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New planes’ induction will reduce air crashes: Antony

Posted by on February 5, 2011 0 Comment

Hindon (Ghaziabad), Feb 5 (IANS) With the Indian armed forces recording over a dozen air crashes every year, Defence Minister A.K. Antony Saturday said the induction of new aircraft and helicopters would help reduce the unfortunate accidents in the future.

The army and air force lost a Cheetah helicopter and a MiG-21 Bison fighter jet respectively in crashes this week in which two experienced army pilots were killed. Last year, the armed forces lost over a dozen aircraft, including Russian-origin MiG-21s and MiG-27s.

“Every accident, whether big aircraft or a helicopter, is unfortunate… a sad thing. We are constantly making efforts to improve systems regarding operational requirements. In spite of all, this happens,” Antony told reporters here on the sidelines of a ceremony to induct the American C-130J aircraft for special operations.

“Compared to the past, accidents are now less. But it does not give any comfort level for us. After every accident, we carry out inquiry into all of these accidents, find reasons and act on them,” he added.

Noting that IAF was in the process of speedy modernisation, the defence minister said that in the next two or three years, the IAF would induct some of the most modern equipment, fighter jets, transport aircraft and helicopters into its fleet apart from phasing out the old aircraft in its inventory.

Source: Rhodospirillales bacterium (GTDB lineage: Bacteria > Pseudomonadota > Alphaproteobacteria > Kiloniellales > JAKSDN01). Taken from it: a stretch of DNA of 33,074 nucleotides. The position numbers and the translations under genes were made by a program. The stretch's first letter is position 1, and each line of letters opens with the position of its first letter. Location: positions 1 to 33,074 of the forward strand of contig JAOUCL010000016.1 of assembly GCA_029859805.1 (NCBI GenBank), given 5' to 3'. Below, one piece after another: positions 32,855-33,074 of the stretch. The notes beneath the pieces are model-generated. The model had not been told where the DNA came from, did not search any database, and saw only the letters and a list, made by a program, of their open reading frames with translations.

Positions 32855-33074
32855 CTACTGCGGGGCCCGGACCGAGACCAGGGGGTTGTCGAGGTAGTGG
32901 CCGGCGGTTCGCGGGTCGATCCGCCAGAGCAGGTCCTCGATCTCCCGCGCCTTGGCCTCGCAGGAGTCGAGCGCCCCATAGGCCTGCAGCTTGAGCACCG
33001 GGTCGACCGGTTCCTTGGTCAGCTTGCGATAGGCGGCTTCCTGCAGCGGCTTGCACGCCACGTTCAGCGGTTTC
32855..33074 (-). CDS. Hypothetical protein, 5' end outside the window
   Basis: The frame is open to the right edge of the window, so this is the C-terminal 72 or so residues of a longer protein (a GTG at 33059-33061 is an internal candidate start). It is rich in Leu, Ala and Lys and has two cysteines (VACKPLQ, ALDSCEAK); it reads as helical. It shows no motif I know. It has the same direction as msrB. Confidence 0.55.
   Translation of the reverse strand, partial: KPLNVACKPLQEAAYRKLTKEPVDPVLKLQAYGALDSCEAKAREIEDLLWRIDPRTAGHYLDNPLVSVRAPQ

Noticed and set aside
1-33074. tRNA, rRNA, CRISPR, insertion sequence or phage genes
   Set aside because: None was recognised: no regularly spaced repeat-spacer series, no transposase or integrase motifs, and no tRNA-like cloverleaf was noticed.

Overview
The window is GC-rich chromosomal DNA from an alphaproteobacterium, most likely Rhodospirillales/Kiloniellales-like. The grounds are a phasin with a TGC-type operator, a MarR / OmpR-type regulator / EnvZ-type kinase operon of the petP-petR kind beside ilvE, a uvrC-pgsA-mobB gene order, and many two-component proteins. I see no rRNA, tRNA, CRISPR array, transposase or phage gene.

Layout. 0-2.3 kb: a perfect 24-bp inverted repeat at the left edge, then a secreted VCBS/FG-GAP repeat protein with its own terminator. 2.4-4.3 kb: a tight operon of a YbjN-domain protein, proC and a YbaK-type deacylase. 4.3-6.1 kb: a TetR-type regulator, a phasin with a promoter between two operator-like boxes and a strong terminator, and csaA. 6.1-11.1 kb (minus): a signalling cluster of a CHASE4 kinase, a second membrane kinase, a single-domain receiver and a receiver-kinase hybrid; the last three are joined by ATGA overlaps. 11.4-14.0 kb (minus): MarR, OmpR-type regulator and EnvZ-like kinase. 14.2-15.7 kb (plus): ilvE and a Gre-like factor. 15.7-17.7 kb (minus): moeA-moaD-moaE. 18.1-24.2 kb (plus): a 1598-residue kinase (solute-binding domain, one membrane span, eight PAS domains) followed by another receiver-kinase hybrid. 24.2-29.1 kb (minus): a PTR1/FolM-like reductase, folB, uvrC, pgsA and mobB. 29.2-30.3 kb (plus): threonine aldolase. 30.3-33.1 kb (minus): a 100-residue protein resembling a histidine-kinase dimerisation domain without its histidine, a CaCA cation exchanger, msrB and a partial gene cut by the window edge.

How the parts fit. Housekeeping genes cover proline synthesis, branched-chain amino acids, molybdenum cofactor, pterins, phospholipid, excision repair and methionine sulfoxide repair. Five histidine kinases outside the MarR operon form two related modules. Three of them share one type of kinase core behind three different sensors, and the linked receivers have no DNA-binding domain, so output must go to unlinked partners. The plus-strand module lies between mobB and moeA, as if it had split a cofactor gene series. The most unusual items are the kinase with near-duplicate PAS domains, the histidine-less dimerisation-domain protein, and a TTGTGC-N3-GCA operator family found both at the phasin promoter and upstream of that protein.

Sharing Antony’s sentiments, IAF chief Air Chief Marshal P.V. Naik said the faster the new aircraft are inducted, the IAF would be able to phase out the ageing ones.

“The faster the new aircraft are inducted, the faster we can phase out the old aircraft. We have already phased out oldest type of MiG-21s. Only one squadron is left now. They should also be going out by next year. The faster the ingress, the faster we can phase out the older aircraft,” he said.

The IAF at present has 33 squadrons in its fleet with aircraft ranging from Russian-origin Su-30s, French Mirage-2000, Anglo-French Jaguars, Russian MiG-29s and several ageing MiG variants such as MiG-21s and MiG-27s in the about 600-aircraft inventory.

The IAF plans to induct 126 Medium Multi-Role Combat Aircraft (MMRCA) by 2015 for which the tender process is in its last stage and could be awarded to one of the six contenders anytime this year.

Among the aircraft in the race for the $104-billion contract for MMRCA are American Boeing’s F/A-18 and Lockheed Martin’s F-16, French Dassault’s Rafale, European consortium EADS’ Eurofighter Typhoon, Swedish SAAB’s Gripen and Russian MiG-RAC’s MIG-35.

India has also signed an agreement for joint development of a fifth generation fighter aircraft with the Russians, about 250 to 300 of which are expected to join the force by 2017.

The IAF’s fleet strength is expected to go up to 42 squadrons by 2022, but before that it would phase out the MiG-21s and the MiG-27, which constitute a majority of the existing squadron strength.

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